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Paz Marverde

Carter: the POTUS nearest to JFK?

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13 hours ago, Joe Bauer said:

Yes Jim, the Nixon and Kissinger lies were of monumental importance and consequence.

Trump's lies have not resulted in huge death toll war crimes.  However, Trump's lies about Russian influence and effect in our most major election process is also extremely important on so many levels. And should be addressed as seriously as Nixon's and Kissinger's.

Joe,

    The key word here is "huge."  There does seem to be compelling evidence that Trump has committed war crimes in Yemen and Syria, though nothing, so far, on the "huge" scale seen in Nixon's bombing campaign in Cambodia, (in which he said, "Henry, I want to send anything that can fly.")

    There is also compelling evidence that Trump lied about his pretexts for bombing Syria in April of 2017 and April of 2018.  General Mattis, himself, told Newsweek in February of this year that he had "no evidence" of chemical weapons use by the Assad regime in 2017, as claimed by Trump.

     BTW,  ABC Australia has just reported today that Trump plans to bomb Iran next month-- in what may be a political parallel to LBJ's use of the August Gulf of Tonkin incident prior to the 1964 election.  The source of the claim was, allegedly, a high-level Australian military official.

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6 hours ago, Paz Marverde said:

Thanks for sharing. Found it really interesting 

        I mentioned that Faneuil Hall story/flashback after reading James DiEugenio's remarks, because he reminded me of how unpopular Jimmy Carter had become by November of 1979, at least in Massachusetts (which, admittedly, has long been the most "liberal" planet in the U.S. solar system.)

   

     

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3 hours ago, W. Niederhut said:

        I mentioned that Faneuil Hall story/flashback after reading James DiEugenio's remarks, because he reminded me of how unpopular Jimmy Carter had become by November of 1979, at least in Massachusetts (which, admittedly, has long been the most "liberal" planet in the U.S. solar system.)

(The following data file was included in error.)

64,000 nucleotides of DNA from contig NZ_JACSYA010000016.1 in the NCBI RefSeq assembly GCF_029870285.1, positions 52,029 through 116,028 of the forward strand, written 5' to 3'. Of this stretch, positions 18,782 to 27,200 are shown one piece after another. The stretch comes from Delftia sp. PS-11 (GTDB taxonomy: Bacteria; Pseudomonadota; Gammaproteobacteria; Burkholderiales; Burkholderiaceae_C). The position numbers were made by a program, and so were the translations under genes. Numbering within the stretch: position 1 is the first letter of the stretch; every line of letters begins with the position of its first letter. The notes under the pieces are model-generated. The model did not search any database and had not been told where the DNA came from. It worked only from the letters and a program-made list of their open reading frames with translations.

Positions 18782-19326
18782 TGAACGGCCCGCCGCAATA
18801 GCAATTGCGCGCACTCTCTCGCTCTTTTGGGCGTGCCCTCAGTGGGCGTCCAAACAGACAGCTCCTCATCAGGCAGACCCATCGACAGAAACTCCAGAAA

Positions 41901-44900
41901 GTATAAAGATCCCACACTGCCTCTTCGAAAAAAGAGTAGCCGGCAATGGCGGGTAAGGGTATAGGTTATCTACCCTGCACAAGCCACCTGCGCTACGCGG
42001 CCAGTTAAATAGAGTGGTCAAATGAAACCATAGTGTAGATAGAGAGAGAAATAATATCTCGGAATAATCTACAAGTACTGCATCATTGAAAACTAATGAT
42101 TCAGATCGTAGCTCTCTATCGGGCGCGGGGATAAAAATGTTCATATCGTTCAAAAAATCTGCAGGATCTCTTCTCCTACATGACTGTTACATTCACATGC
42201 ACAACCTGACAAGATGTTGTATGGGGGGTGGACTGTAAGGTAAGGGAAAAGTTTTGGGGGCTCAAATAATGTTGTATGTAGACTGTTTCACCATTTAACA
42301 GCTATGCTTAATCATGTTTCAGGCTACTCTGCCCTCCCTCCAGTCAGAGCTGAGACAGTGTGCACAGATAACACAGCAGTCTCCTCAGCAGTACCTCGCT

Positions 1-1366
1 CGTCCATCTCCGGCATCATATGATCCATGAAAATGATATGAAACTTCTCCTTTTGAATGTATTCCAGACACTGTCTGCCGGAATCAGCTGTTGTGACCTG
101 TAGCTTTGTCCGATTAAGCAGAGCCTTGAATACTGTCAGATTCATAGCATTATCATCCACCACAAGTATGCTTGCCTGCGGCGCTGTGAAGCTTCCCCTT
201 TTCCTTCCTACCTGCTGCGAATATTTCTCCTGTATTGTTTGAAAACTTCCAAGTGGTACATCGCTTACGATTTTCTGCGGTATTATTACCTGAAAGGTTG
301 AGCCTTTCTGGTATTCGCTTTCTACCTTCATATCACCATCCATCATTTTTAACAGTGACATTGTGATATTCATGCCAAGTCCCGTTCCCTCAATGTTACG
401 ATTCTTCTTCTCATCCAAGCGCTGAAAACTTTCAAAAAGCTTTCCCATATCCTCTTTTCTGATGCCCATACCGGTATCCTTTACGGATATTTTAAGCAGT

Probably. But we should understand how he became so unpopular. His own fault? Not at all: the real explanation is he was victim of so many dirty tricks whose goal was to destroy his reputation. And not only that. That's more, but I keep it for me, at the moment  

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9 hours ago, Paz Marverde said:

Probably. But we should understand how he became so unpopular. His own fault? Not at all: the real explanation is he was victim of so many dirty tricks whose goal was to destroy his reputation. And not only that. That's more, but I keep it for me, at the moment  

I agree.  And I voted for Jimmy Carter for POTUS TWICE back in the day-- a no-brainer for me.  I have always thought of Carter as a good man.

But, I had also forgotten how unpopular he had become in "liberal" circles by late 1979, until reading James DiEugenio's comment above.

Even during the 1976 Democratic primaries many of us thought Carter was too "bland" to be the liberal torch-bearer of the Democratic Party.

(I voted for Jerry Brown in the '76 Rhode Island Democratic primary, which Brown won.)

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12 hours ago, W. Niederhut said:

I agree.  And I voted for Jimmy Carter for POTUS TWICE back in the day-- a no-brainer for me. 

This is what it means to have a free mind. Very well done 

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